Local Anesthesia’s Effect on MRIs of Horse Feet (AAEP 2011)

Researchers recently examined whether diagnostic anesthesia could skew the results of equine foot MRIs.
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Certain things just don’t mix: oil and water, or wearing metal during X rays, for instance. But what about diagnostic anesthesia (nerve blocks) and magnetic resonance imaging (MRI), a combination that sometimes occurs because a horse undergoes an MRI study soon after nerve blocks in a lameness exam? A team of researchers recently examined whether diagnostic anesthesia could skew the results of equine foot MRIs.

"The effect of diagnostic anesthesia on the interpretation of MRI is unknown," explained Belinda Black, BVMS, a resident at the University of Guelph’s Ontario Veterinary College. "Our objective was to determine if mepivacaine (a local anesthetic) injection in the distal (lower) limb would cause variation (that’s) detectable with MRI."

During her presentation at the 2011 American Association of Equine Practitioners convention, held Nov. 18-22 in San Antonio, Texas, Black explained that she and colleagues performed a baseline MRI (with horses under general anesthesia) up to six days prior to administering mepivacaine injections in 15 sound adult horses. They injected the local anesthetic into each horse’s navicular bursa, digital flexor tendon sheath, or the coffin joint–all textbook areas for nerve blocks. They also performed a palmar digital nerve block in each horse.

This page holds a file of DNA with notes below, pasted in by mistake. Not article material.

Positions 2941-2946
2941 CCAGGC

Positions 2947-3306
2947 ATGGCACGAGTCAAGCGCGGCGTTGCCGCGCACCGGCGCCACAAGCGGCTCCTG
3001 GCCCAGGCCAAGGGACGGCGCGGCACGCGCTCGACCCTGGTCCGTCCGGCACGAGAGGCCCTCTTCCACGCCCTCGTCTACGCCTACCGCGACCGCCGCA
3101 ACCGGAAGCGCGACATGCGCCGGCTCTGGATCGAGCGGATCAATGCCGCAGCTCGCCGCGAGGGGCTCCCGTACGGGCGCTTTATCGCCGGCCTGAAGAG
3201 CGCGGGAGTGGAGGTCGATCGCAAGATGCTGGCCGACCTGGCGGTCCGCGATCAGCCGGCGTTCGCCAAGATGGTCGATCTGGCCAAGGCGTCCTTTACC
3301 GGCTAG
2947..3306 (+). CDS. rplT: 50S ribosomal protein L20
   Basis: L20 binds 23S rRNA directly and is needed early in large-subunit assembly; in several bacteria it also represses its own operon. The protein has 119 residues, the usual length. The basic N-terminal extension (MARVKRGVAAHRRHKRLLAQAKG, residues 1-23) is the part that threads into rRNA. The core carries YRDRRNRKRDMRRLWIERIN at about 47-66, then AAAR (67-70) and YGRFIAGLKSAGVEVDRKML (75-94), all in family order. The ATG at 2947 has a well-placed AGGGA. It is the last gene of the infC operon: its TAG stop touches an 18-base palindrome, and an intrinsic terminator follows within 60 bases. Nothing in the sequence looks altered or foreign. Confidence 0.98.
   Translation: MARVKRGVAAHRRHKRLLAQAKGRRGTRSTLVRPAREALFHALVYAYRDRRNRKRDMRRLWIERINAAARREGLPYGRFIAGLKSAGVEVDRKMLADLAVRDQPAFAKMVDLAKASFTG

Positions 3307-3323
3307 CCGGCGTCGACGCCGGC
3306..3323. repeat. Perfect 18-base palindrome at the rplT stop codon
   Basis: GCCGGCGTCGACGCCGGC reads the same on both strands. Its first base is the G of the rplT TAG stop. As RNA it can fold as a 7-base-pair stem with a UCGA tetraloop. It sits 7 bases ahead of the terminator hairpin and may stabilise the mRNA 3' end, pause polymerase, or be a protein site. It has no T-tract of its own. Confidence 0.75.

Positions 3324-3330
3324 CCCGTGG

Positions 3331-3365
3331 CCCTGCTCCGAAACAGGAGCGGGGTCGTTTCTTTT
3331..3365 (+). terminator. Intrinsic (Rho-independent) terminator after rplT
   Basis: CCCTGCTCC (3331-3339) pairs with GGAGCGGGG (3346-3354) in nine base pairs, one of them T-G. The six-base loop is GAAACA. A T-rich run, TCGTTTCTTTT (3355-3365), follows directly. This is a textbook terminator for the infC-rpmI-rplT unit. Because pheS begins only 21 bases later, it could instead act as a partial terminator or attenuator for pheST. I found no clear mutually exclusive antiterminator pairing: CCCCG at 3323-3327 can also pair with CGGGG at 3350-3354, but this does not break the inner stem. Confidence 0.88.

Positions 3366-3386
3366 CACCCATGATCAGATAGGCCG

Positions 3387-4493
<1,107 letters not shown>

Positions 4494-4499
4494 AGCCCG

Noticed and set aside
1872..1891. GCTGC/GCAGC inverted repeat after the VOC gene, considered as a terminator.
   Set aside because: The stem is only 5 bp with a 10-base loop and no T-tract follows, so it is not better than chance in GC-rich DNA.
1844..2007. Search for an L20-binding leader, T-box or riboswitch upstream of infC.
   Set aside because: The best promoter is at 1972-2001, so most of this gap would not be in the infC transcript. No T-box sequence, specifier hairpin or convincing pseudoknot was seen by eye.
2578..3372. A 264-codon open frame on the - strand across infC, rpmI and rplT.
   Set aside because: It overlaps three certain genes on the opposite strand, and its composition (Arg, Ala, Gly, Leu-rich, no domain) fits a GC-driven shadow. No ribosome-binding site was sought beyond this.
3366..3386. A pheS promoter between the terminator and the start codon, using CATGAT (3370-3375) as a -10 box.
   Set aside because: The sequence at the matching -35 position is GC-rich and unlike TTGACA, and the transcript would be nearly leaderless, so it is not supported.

The team then repeated the MRI procedure at 24 hours and 72 hours post-injection. The horses were also under general anesthesia for these MRI procedures

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Erica Larson, former news editor for The Horse, holds a degree in journalism with an external specialty in equine science from Michigan State University in East Lansing. A Massachusetts native, she grew up in the saddle and has dabbled in a variety of disciplines including foxhunting, saddle seat, and mounted games. Currently, Erica competes in eventing with her OTTB, Dorado.

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